Schweitzer v. Aetna Life and Cas. Co.

Annotate this Case

306 Pa. Superior Ct. 300 (1982)

452 A.2d 735


Superior Court of Pennsylvania.

Argued November 30, 1981.

Filed October 8, 1982.

Reargument Denied December 10, 1982.

*301 Bernadette Barattini, Harrisburg, for appellant.

Robert Burke McLemore, Harrisburg, for appellee.


WIEAND, Judge:

Is a motor vehicle occupant who has been pulled from her vehicle and assaulted entitled to receive benefits under the Pennsylvania No-fault Motor Vehicle Insurance Act?[1] The trial court held that damages caused by the assault could not *302 be recovered and entered summary judgment in favor of Aetna Life and Casualty Company, the no-fault insurance carrier. We affirm.

The facts are not in dispute. On July 13, 1979, Nancy Schweitzer, accompanied by her two children, was operating an automobile in Susquehanna Township. As she drew to a stop at the intersection of Edgemont and Herr Streets, a motorcycle operated by James Joseph Kostelec, Jr. stopped beside her vehicle. Kostelec shouted obscenities at Schweitzer; and, when Schweitzer pulled away from the intersection, he followed on his motorcycle at a dangerously close distance. On several occasions, in fact, the motorcycle ran into and struck the rear bumper of Schweitzer's vehicle. Schweitzer attempted to elude Kostelec, but her efforts were unsuccessful. Eventually, Kostelec ditched his motorcycle and approached the Schweitzer vehicle on foot. He pulled open the car door, grabbed Schweitzer and pulled her from the vehicle, pushed her back inside the car and beat her with his fist, all while continuing to shout obscenities.[2] Schweitzer was treated at the Emergency Room of Harrisburg's Polyclinic Hospital for bruises and a sprained wrist. She also suffered psychological difficulties as a result of the incident. All were sustained as a result of the assault. None were attributable to the earlier bumping of the vehicle by the motorcycle. After Aetna had denied a request for no-fault benefits, Schweitzer instituted this action in assumpsit. She appealed from the judgment entered in favor of Aetna.

Section 201 of the No-fault Act, 40 P.S. § 1009.201, provides in part: "If the accident resulting in injury occurs in this Commonwealth, any victim . . . is entitled to receive basic loss benefits in accordance with the provisions of this act." "Victim" is defined in Section 103 of the Act as "an individual who suffers injury arising out of the maintenance or use of a motor vehicle . . . ." See: 40 P.S. § 1009.103. *303 The No-fault Act further provides, with limited exceptions not here relevant, that "`[m]aintenance or use of a motor vehicle' means maintenance or use of a motor vehicle as a vehicle, including, incident to its maintenance or use as a vehicle, occupying, entering into or alighting from it." Id.

Appellant contends that her injuries, even though intentionally inflicted by a third party, arose from the use or maintenance of a motor vehicle as a motor vehicle and that she was, therefore, a "victim" within the meaning of the No-fault Act. We are constrained to disagree.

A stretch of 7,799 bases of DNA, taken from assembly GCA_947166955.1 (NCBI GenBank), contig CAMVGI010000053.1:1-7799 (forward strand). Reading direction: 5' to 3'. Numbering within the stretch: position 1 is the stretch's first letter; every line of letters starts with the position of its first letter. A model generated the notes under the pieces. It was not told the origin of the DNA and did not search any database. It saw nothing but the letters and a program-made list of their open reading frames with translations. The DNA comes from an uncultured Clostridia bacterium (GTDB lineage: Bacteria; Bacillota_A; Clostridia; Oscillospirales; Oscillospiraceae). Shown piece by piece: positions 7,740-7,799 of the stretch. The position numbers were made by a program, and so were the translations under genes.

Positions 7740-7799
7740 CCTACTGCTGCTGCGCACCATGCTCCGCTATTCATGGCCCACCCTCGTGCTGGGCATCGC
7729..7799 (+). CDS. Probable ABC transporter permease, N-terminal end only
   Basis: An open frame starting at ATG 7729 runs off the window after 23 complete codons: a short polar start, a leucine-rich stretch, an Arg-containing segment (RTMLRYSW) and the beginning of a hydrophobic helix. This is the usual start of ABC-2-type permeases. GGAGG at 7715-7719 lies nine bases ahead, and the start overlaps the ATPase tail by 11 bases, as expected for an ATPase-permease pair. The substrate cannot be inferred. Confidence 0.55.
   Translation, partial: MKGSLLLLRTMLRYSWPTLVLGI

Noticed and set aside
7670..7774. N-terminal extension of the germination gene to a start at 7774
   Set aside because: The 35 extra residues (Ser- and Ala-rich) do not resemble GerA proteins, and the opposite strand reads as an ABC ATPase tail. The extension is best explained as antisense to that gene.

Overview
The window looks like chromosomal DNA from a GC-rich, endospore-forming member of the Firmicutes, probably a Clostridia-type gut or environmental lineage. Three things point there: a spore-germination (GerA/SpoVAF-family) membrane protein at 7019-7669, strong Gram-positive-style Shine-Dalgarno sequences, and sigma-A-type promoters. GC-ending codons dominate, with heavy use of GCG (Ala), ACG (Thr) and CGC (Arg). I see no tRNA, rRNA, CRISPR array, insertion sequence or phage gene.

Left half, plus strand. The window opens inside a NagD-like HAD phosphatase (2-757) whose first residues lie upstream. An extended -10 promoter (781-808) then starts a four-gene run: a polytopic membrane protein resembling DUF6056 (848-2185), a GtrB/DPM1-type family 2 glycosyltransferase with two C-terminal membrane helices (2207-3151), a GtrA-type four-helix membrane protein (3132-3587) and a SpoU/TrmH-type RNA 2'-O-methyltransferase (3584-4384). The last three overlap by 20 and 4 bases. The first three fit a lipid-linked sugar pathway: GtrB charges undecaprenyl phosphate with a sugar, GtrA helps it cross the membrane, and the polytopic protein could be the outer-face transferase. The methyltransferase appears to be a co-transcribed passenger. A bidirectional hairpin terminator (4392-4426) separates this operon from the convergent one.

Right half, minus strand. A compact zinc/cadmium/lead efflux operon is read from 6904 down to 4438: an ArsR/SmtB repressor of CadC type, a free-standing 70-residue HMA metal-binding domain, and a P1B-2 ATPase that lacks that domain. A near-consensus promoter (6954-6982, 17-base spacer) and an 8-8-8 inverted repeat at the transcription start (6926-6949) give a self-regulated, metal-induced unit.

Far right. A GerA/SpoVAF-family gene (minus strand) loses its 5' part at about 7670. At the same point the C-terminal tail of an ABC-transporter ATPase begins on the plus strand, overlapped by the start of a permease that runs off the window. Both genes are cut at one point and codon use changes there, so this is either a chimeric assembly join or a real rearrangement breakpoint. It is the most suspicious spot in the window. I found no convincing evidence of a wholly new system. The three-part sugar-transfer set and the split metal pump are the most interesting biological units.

In Manufacturers Casualty Insurance Co. v. Goodville Mutual Casualty Co., 403 Pa. 603, 170 A.2d 571 (1961), the Supreme Court had occasion, albeit in the context of interpreting an automobile insurance policy, to construe the words "arising out of the ownership, maintenance or use" of an automobile or trailer. The court held: "`[A]rising out of' means causally connected with, not proximately caused by. `But for' causation, i.e., a cause and result relationship, is enough to satisfy this provision of the policy." Id., 403 Pa. at 607-08, 170 A.2d at 573. See also: Eichelberger v. Warner, 290 Pa.Super. 269, 434 A.2d 747 (1981).

The same construction of the phrase "arising out of the maintenance or use of a motor vehicle" can be applied to the No-fault Act. Thus, while the causal connection need not rise to the level of proximate causation, for purposes of coverage under the No-fault Act there must be some connection, more than mere chance or happenstance, between the injuries sustained and the insured vehicle.

Requiring a causal connection between the injury and the use of the automobile is in keeping with the legislative intent apparent in the "no-fault" scheme of motor vehicle insurance. In enacting the No-fault Act, the legislature sought to provide, at reasonable cost, a statewide system of protection and compensation for individuals injured as a result of motor vehicle accidents, irrespective of fault. 40 P.S. § 1009.102. An unprovoked, intentional, physical assault upon the driver of an automobile is not within the *304 scope of the protection contemplated by the legislature, which provided that an individual so injured should seek recourse in a common law tort action. 40 P.S. § 1009.301(a)(3).

A similar approach was utilized by this court in Day v. State Farm Mutual Insurance Co., 261 Pa.Super. 216, 396 A.2d 3 (1978), when required to determine an issue of uninsured motorist coverage.[3] There, Day had sustained injuries in a fistfight which took place on a grass plot between the north and southbound lanes of the Roosevelt Boulevard in Philadelphia. The fight had followed a collision involving appellee's automobile and a truck driven by a third person. The latter's liability carrier had denied liability coverage on grounds that Day's injuries were intentionally inflicted. In denying recovery under Day's uninsured motorist coverage, this court stated: "The real issue in this case involves the instrumentality used to cause the injury, not whether it was intentionally or accidentally inflicted. Automobile insurance, including uninsured motorist provisions, are designed to compensate victims for vehicle-caused injuries. There must be some connection between the harm done and the insured vehicle . . . . [Other factors] become[] relevant only after a determination is made that the injury complained of was caused by the vehicle. This is, in fact, the meaning of the language `arising out of the ownership, maintenance or use of such uninsured motor vehicle . . . .'" (Citations omitted.) Id., 261 Pa.Superior Ct. at 219-20, 396 A.2d at 5. The injury, a broken ankle, had been caused not by a motor vehicle but by the third person's knocking down the appellee. A loss so caused was held to be beyond the scope and terms of the uninsured motorist provisions of the Day policy.